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Re: [Bug-zile] Windows binaries for Zile

From: Reuben Thomas
Subject: Re: [Bug-zile] Windows binaries for Zile
Date: Tue, 3 Apr 2012 16:39:39 +0100

Andrzej Jan Kutylowski wrote:
> Hello,
> I appreciate obtaining comprehensive information from you off the list
> and would like to add a comment related in part to your efforts with Zile:
> On 13.03.2012 00:13, Reuben Thomas wrote:
>> On 12 March 2012 18:40, Andrzej Jan Kutylowski
>> <address@hidden>  wrote:
>>> I find Emacs very comprehensive and multifaceted.
>> Of course. Zile is intended as a substitute when Emacs is not
>> available. The intention is that if Emacs can be used, it should be.
>> After all, it can run comfortably on terminals, it can be used to edit
>> remote files, and it can be used to edit files as the superuser. There
>> are very few times you need to use another editor.
> Imagine undergraduate students involved in some data analysis tasks
> without formal education: some of them shall enter graduate program.
> At first stage I would point them to Zile, without hiding existence of
> emacs. I would want them to start with Emacs keystrokes and basic concepts.
> There is a plethora of other editors: my vantage point is easy intro to
> Emacs. Since you are a programmer, you probably cannot imagine how
> people without any exposure to any form of programming except menus feel,
> think and reason. In my view they should start with a small, neat, tiny,
> unobtrusive editor--Emacs like. Perhaps 5% will move upward: this would be
> enough to secure progress.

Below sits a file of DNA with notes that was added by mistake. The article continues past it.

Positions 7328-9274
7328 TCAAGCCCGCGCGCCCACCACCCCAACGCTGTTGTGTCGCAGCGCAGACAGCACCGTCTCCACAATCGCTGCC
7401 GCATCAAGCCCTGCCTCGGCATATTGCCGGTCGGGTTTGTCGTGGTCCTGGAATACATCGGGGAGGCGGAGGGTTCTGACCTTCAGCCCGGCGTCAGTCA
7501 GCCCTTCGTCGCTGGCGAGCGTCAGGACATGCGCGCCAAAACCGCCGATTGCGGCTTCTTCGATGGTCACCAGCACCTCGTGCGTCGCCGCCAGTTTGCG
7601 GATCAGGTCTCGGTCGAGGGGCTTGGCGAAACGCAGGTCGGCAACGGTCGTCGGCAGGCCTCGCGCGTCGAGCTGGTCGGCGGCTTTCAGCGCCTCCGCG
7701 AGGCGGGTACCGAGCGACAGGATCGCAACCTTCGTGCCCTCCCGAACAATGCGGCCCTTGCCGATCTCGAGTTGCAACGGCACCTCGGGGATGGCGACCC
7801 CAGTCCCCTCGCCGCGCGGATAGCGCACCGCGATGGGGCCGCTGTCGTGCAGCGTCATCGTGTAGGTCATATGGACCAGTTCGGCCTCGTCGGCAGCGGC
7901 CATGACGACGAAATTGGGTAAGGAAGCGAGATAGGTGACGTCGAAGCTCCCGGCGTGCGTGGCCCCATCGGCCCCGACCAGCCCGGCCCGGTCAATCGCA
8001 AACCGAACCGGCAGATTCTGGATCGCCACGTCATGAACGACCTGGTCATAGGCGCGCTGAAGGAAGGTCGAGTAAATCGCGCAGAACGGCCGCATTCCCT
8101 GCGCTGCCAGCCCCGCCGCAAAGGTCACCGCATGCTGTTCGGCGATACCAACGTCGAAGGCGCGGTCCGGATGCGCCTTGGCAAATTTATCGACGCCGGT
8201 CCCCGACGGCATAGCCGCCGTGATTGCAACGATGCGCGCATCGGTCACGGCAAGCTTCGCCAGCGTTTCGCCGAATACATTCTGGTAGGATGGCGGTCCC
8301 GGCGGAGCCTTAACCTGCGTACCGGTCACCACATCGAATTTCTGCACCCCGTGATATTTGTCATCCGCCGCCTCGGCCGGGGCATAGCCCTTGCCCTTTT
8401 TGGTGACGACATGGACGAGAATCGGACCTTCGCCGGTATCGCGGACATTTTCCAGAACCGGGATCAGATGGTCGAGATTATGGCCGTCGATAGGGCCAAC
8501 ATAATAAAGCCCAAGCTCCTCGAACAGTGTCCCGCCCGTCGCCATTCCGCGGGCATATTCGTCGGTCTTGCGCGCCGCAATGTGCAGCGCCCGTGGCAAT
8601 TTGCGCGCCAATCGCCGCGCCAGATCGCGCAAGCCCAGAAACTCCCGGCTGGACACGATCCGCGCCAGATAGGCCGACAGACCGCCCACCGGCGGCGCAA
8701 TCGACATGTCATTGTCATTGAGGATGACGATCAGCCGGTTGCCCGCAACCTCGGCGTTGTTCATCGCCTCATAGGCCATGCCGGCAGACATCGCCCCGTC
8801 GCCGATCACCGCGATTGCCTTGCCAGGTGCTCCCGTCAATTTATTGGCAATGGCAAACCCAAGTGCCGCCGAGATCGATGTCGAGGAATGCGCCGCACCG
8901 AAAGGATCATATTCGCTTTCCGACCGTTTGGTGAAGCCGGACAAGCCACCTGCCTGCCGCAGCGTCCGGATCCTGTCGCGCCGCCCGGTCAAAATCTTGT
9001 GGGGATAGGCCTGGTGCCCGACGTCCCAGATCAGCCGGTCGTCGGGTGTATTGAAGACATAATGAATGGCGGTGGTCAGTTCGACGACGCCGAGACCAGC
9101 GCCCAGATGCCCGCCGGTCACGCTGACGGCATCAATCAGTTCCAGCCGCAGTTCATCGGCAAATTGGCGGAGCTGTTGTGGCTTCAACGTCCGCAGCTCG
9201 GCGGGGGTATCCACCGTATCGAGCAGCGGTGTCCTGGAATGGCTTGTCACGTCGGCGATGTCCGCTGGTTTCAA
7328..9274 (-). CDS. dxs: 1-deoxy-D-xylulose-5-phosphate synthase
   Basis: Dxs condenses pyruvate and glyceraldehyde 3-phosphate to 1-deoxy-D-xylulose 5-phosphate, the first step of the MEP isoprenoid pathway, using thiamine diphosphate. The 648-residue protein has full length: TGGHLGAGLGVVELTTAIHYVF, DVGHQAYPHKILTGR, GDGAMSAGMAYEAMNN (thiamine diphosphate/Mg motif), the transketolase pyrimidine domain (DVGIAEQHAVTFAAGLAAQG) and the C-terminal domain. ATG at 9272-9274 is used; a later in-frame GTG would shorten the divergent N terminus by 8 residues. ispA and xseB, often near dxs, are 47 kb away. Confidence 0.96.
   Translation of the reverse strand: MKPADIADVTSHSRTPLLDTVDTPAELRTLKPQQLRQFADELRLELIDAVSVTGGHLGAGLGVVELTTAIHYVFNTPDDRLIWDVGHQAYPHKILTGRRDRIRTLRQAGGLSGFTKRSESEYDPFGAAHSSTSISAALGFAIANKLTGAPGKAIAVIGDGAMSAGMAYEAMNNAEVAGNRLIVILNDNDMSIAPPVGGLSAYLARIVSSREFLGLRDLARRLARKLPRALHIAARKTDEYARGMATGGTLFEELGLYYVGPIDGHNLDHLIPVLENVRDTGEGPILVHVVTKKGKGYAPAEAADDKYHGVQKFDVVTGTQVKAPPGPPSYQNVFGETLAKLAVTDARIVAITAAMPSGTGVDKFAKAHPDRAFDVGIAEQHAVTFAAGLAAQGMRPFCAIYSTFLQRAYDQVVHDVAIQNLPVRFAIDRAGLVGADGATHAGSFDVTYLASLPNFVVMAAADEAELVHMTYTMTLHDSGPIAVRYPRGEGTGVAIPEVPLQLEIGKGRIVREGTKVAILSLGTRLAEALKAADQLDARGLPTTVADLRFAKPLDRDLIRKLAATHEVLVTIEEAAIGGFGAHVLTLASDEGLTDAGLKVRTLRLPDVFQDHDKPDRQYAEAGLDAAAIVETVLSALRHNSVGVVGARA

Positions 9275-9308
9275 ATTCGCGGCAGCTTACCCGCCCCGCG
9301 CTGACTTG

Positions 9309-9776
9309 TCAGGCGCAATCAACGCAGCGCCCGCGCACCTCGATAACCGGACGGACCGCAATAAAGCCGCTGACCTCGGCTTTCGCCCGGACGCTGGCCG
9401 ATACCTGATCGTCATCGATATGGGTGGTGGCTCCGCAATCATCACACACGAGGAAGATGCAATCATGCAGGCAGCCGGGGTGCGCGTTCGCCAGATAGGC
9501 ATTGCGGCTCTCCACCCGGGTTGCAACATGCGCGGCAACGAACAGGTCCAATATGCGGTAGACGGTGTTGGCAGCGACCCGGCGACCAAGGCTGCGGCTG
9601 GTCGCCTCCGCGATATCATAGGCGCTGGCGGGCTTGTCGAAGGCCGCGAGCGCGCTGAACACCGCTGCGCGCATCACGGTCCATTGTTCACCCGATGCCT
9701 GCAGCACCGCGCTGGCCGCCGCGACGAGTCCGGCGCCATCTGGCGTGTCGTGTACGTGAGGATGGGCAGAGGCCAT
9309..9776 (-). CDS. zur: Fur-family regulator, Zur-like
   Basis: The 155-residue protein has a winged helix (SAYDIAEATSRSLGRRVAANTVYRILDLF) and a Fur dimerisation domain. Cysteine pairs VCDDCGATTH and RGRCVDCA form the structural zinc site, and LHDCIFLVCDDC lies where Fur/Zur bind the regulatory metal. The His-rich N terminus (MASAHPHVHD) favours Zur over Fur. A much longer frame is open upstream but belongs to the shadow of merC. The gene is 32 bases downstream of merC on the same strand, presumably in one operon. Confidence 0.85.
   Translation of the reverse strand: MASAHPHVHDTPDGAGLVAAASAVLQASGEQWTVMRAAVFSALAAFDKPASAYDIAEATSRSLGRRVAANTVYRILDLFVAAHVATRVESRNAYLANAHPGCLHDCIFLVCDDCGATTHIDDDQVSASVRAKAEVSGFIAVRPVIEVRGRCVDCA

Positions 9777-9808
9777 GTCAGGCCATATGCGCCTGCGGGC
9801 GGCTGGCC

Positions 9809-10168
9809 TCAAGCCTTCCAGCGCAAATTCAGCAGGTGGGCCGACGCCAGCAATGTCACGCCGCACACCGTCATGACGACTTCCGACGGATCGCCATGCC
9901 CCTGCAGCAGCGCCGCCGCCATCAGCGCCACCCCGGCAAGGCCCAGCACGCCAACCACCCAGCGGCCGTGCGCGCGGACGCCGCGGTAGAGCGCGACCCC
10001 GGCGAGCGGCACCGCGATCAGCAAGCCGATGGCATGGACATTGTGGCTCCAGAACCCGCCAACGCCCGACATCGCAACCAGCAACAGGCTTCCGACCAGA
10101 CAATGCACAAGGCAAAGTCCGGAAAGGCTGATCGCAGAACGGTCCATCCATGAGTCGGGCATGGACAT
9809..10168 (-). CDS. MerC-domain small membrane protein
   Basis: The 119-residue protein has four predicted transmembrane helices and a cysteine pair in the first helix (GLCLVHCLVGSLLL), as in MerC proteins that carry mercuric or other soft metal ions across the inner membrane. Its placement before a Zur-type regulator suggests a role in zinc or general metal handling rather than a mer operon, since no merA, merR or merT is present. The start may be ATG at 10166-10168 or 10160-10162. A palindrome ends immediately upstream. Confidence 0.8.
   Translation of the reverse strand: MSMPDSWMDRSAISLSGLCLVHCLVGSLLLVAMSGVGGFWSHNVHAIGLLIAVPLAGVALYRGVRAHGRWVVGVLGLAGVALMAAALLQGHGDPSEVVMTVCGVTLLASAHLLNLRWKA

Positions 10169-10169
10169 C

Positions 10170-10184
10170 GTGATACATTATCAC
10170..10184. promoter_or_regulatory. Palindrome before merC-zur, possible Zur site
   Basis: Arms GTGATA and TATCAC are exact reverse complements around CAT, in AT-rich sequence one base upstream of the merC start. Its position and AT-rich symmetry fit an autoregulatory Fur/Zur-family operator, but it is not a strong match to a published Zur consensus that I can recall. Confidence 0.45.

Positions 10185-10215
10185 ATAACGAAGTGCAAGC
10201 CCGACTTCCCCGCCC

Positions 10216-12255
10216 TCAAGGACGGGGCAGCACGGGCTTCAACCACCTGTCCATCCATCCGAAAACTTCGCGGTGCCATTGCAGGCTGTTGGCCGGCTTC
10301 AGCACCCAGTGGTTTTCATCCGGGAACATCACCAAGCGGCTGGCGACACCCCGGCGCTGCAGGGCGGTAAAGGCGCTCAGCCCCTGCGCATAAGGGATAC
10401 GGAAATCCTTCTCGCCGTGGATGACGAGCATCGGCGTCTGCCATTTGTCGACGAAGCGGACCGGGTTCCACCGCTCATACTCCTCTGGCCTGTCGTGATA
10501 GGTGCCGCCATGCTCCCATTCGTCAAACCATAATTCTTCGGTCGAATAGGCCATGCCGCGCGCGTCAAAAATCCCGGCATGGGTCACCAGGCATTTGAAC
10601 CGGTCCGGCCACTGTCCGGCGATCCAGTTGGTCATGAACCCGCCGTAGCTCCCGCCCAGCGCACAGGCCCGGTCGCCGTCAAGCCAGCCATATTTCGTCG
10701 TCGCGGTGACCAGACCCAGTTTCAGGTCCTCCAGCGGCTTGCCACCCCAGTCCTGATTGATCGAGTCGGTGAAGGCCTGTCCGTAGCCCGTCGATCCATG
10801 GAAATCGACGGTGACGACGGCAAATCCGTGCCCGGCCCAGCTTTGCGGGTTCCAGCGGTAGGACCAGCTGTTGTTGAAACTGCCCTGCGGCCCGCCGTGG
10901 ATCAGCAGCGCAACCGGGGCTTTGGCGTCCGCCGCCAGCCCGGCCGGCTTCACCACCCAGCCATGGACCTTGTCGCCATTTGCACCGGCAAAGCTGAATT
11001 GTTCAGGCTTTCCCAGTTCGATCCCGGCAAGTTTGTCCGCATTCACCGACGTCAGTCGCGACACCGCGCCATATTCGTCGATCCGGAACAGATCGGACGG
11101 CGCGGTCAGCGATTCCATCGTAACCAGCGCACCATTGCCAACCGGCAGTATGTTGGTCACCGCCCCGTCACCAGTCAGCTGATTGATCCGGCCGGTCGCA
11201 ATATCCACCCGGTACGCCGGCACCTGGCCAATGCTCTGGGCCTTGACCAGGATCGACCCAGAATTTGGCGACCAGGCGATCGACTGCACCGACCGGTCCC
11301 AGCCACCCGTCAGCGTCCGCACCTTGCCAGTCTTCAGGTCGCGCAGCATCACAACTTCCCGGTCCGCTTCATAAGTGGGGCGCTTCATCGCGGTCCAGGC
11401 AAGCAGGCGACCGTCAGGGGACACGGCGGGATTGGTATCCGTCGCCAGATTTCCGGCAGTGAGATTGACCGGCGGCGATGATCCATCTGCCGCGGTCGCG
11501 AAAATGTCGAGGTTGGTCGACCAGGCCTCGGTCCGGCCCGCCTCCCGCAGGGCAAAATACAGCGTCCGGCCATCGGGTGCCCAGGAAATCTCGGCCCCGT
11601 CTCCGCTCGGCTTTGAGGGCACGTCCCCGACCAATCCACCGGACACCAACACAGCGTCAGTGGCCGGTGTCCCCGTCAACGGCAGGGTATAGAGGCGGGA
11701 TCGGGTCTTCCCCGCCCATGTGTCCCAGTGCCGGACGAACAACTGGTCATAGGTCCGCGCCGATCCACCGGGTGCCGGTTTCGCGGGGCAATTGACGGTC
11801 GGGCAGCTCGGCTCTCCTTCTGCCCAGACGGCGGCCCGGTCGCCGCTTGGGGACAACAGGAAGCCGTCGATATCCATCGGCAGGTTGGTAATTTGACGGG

I think a much more profitable route is to improve Emacs's default
interface. Indeed, I begin to suspect that this discussion should
really take place on an Emacs list.

There are a few reasons why this would be a good idea:

1. Improvements to Emacs's default interface benefit all novice users.
(Expert users generally don't care what the default interface looks
like, as they can (and probably have) customized it to their taste.
For example, I hide the menus or toolbar.)

2. This is much more likely to be maintained and updated. There have
been many customized versions of Emacs over the years, but few have
been maintained in the long term.

3. It's important not to underestimate how hard it is to install a
specialised Emacs; much better if a user can sit down at a new
computer, install Emacs (or perhaps it is already installed) and just
start using it in its default configuration. I have found that even as
an expert user I try, over time, to remove customization from my Emacs
configuration where possible, so that when I have to use Emacs on a
new computer I will be able to be productive without installing my
special setup.

> Emacs normally is not available in settings I have just described.

Again, if the installation of Emacs can be improved, that would be
good. It should be as easy as installing any other native application
on a GNU/Linux distro, or Windows, or Mac OS. My experience is that
this is not currently the case on Windows.

Many Emacs users are not primarily programmers, but use it as a
customisable and powerful front-end for other tools, e.g. statistics
packages. I think it's much more productive to concentrate on
improving Emacs for these users than trying to invent something new. I
suggest that a good model is to produce the following:

1. Installation instructions.

2. A tutorial.

3. Some elisp which customises Emacs to be the environment you want,
probably in the form of init files.

and then to engage in a continuous process of a) working out ways to
stop needing customisation and b) feeding improvements back upstream.
So for example, a couple of steps in the "how-to-install" instructions
might turn into some instructions on the official Emacs web pages, or
even some code in the installer which automates the relevant steps. To
give another example, some elisp customistion might turn into a patch
to a statistics package front-end.

One final suggestion: have you looked at TeXMacs?


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